Native American Heritage Month: Lula Owl Gloyne

Following the Warrior and Healing Spirit—Lula Owl Gloyne: First EBCI Registered Nurse

By Suzanne Wiley, volunteer contributor, American Red Cross

We all know the American Red Cross is one of the first responders after a disaster. However, at the heart of the Red Cross’ mission is to prevent and alleviate human suffering…many who serve the Red Cross tirelessly live that mission not only on gray sky days, but on blue sky days, as well. One of those we honor is Louisiana (Lula) Owl Gloyne.

Lula Owl was born in 1891 in the Qualla Boundary, a mountainous region of southwestern North Carolina and home of the Eastern Band of Cherokee Indians (EBCI). The EBCI and their descendents were the few hundred Cherokee Indians who either escaped from or evaded removal and returned to the original home of the Cherokee Indians. Lula’s mother was Catawba Indian and her father was Cherokee. Her parents did not speak each other’s language; however, both spoke English, which greatly improved Lula’s chances of professional success.

Lula was raised Southern Baptist, but the Cherokee are strong believers in tradition. Naming their children after certain spirits is heralded as one of the Native American tribe’s traditional ways of life. Lula’s mother must have had insight to her daughter’s future. The owl spirit, as some Cherokee shamans believe, aids the sick.

When Lula was young, the federal government established boarding schools for Native Americans, forcing them to assimilate into white culture. It is one such school that Lula attended. After finishing there, Lula went on to the Hampton Normal and Agriculture Institute, now Hampton University, to begin a life of many “firsts.” The Hampton Institute was the first African American college in the South after the Civil War. At the time Lula was accepted, it was the first time the school “experimented” with biracial education—accepting nearly 1,000 Native Americans into its program.

Lula graduated the Hampton Institute, where she studied education, which was common then to teach graduates how to teach, in 1914. For one year, she taught school before it was arranged for her to attend the Chestnut Hill Hospital School of Nursing in Philadelphia. Two years later, she graduated and was awarded a gold medal in Obstetrical nursing. She was the first registered nurse from the Eastern Band of Cherokee Indians. And quite possibly the first Native American registered nurse in history.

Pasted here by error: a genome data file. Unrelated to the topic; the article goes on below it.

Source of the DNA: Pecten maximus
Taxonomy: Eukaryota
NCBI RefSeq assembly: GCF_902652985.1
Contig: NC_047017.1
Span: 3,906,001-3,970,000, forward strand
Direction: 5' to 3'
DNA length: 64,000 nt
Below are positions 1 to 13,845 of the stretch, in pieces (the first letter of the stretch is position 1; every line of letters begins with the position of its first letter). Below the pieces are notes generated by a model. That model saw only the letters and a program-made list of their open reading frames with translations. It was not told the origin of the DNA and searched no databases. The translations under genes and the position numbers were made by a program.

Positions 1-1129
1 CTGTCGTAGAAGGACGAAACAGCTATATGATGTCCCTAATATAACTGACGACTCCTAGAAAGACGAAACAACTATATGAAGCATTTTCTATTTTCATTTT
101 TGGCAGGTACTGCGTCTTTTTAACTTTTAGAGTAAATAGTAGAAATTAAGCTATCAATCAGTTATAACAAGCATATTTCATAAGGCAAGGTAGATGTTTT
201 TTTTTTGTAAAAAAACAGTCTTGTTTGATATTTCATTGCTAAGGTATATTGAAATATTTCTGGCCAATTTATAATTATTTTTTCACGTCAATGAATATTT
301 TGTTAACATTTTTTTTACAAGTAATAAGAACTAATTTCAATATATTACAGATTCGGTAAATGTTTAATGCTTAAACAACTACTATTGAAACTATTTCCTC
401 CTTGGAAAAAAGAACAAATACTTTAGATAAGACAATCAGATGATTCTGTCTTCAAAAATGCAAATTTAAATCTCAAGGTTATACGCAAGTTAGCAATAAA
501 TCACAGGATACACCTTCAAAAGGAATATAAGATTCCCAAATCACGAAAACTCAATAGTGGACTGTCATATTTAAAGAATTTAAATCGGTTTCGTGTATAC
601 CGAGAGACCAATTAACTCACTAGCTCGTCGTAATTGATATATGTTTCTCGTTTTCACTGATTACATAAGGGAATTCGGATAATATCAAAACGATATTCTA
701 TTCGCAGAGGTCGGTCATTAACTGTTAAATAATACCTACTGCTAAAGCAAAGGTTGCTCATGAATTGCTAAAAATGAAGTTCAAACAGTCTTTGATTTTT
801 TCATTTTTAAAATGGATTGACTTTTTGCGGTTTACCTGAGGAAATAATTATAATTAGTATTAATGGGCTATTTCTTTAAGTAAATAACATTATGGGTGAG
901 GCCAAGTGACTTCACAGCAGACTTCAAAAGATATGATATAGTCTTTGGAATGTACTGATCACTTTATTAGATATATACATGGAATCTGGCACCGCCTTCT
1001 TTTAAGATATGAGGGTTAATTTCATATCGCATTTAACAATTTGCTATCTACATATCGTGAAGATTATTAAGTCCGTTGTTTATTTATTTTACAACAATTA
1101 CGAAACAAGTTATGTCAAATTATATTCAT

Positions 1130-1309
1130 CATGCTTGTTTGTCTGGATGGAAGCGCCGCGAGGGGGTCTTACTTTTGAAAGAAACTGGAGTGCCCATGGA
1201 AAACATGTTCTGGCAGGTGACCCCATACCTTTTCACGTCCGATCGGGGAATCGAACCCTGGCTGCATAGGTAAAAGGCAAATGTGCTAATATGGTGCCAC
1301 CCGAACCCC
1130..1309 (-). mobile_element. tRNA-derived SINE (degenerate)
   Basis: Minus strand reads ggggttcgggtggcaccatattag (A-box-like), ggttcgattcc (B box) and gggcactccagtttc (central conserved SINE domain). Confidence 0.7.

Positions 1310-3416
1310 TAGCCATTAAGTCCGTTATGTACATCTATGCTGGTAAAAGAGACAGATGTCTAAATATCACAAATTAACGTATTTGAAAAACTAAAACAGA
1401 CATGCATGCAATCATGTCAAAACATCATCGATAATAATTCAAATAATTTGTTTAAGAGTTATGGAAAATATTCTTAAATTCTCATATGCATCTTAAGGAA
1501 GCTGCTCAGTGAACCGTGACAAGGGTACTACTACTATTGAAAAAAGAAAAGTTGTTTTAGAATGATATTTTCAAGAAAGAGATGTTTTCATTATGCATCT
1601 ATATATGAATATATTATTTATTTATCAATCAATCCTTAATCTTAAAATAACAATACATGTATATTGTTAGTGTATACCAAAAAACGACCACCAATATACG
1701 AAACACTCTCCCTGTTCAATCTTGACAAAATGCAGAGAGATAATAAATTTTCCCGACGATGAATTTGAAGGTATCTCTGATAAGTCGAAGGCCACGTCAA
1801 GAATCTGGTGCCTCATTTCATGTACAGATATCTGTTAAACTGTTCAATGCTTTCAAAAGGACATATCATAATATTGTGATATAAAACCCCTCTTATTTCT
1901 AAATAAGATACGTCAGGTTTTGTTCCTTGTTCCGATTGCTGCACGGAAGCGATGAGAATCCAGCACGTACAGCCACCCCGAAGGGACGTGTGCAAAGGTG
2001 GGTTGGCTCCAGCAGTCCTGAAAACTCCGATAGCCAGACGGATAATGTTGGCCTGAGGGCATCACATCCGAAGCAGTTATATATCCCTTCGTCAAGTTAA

With her credentials, she was given a position at the St. Elizabeth Episcopal School located in South Dakota on the Sioux Reservation. There she was embraced by the community, much like she was in Philadelphia and initiated immunization clinics, helped deliver babies and tended to the elderly in their homes, as well as perform all her duties as the school’s nurse.

The Red Cross’ relationship with nurses is a tight and collaborative one today as it was then. Lula was on the list of the Red Cross’ reserve nurses and when America joined WWI, Lula enlisted to serve. She was stationed at Camp Lewis where she became 2nd Lieutenant with the Army Medical Corps. She was not only the only EBCI woman officer; she was the only member of the Eastern Band of Cherokee Indians that was an officer during WWI.


While serving at Camp Lewis, Lula rekindled a relationship with a lower-ranked soldier, Jack Gloyne. They secretly wed in 1918.

In 1921, after spending time with a sick family member in Oklahoma, Lula returned home with her husband to the Qualla Boundary. Her community had no electricity, no sewer services, no running water or paved roads. She was the first and only health care provider there. Prior to her return, there was only one clinic and one doctor, but in Cherokee, North Carolina—no easily accessible for those living in Qualla Boundary. A doctor familiar with Lula and the area noted that Lula convinced many Eastern Band Cherokees to accept care that may not have received it from any other provider. Throughout the 20s, Lula worked for the U.S. Indian Health Service making house calls and delivering babies in the Qualla Boundary, many times walking long distances and pushing a cart until the government purchased her a car.

During this time, Lula had four children of her own. Sadly, John passed away before their youngest child was two years old. After his passing, Lula moved the family to Miami, OK to work at the Wyandotte Indian School in Clinic.

In 1934, Lula had the honor of traveling to Washington D.C. to present to Congress the need for a hospital in the Qualla Boundary. Because of Lula’s efforts, the first hospital was founded there, with Lula serving as head nurse. Not long after, Lula was in a very serious ambulance accident and left Oklahoma to return home to North Carolina to recuperate.

After healing, she continued her work as a nurse in many different places until she retired in 1969. At 79, Lula took up bowling.

Lula Owl passed away in April of 1985 at 93 years old, and she left a legacy. Not only did she inspire many other Native women to go into nursing, but one of her daughters, Mollie Blankenship, was the first woman to be voted onto the Cherokee Tribal Council. One of her grandsons is a treasured and award-winning Cherokee story teller. In 1985, Lula was nominated for “Distinguished Woman of North Carolina”, and in October, 2015, she was inducted into the North Carolina Nurses Association.

One of Lula’s greatest achievements was being named “Beloved Woman” by the Cherokee Tribe. She is one of only three women to ever hold the title.

This Native American Heritage Month, the Red Cross celebrates individuals like Lula and partnerships with tribes like the Cherokee that were valued in our past and are integral to our present and future.

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